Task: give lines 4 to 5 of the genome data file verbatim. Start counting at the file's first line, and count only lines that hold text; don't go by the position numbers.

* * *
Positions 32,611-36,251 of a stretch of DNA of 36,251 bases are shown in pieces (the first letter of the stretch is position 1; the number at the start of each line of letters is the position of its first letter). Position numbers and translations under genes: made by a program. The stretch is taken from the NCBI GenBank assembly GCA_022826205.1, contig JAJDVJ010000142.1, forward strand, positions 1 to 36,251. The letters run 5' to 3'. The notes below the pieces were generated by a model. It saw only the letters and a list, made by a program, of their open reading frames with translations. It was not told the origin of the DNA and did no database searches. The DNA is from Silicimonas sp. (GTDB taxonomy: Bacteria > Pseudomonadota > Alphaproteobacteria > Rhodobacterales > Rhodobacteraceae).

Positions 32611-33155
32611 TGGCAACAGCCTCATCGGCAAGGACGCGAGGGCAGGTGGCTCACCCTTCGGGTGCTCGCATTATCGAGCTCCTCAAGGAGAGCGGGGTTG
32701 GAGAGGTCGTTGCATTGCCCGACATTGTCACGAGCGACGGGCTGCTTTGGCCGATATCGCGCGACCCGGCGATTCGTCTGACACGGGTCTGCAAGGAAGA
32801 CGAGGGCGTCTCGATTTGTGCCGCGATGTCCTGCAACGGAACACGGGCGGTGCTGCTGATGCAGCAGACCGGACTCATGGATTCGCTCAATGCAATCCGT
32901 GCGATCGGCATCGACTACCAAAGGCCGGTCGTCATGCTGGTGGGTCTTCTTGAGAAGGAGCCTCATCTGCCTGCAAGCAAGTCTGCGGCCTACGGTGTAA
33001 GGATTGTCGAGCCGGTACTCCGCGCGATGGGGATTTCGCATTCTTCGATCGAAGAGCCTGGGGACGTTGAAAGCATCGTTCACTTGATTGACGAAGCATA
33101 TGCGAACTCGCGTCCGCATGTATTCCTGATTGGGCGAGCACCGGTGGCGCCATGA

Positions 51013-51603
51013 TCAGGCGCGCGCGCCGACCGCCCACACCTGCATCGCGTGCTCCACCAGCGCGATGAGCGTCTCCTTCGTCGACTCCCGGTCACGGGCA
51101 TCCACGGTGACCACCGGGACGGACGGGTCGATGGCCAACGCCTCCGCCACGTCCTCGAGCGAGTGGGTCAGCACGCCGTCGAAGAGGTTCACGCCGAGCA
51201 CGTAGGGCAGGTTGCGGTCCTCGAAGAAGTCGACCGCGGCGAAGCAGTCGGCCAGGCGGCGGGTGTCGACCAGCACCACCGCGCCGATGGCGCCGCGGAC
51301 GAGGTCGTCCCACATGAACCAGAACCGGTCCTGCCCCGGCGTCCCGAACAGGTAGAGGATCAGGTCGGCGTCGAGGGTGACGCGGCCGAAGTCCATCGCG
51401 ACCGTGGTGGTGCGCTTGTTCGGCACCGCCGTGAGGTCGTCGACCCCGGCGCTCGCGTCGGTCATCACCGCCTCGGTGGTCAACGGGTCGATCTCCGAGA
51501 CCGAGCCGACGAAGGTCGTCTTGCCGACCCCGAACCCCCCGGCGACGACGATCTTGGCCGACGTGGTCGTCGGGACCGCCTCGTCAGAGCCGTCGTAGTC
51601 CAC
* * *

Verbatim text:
32701 GAGAGGTCGTTGCATTGCCCGACATTGTCACGAGCGACGGGCTGCTTTGGCCGATATCGCGCGACCCGGCGATTCGTCTGACACGGGTCTGCAAGGAAGA
32801 CGAGGGCGTCTCGATTTGTGCCGCGATGTCCTGCAACGGAACACGGGCGGTGCTGCTGATGCAGCAGACCGGACTCATGGATTCGCTCAATGCAATCCGT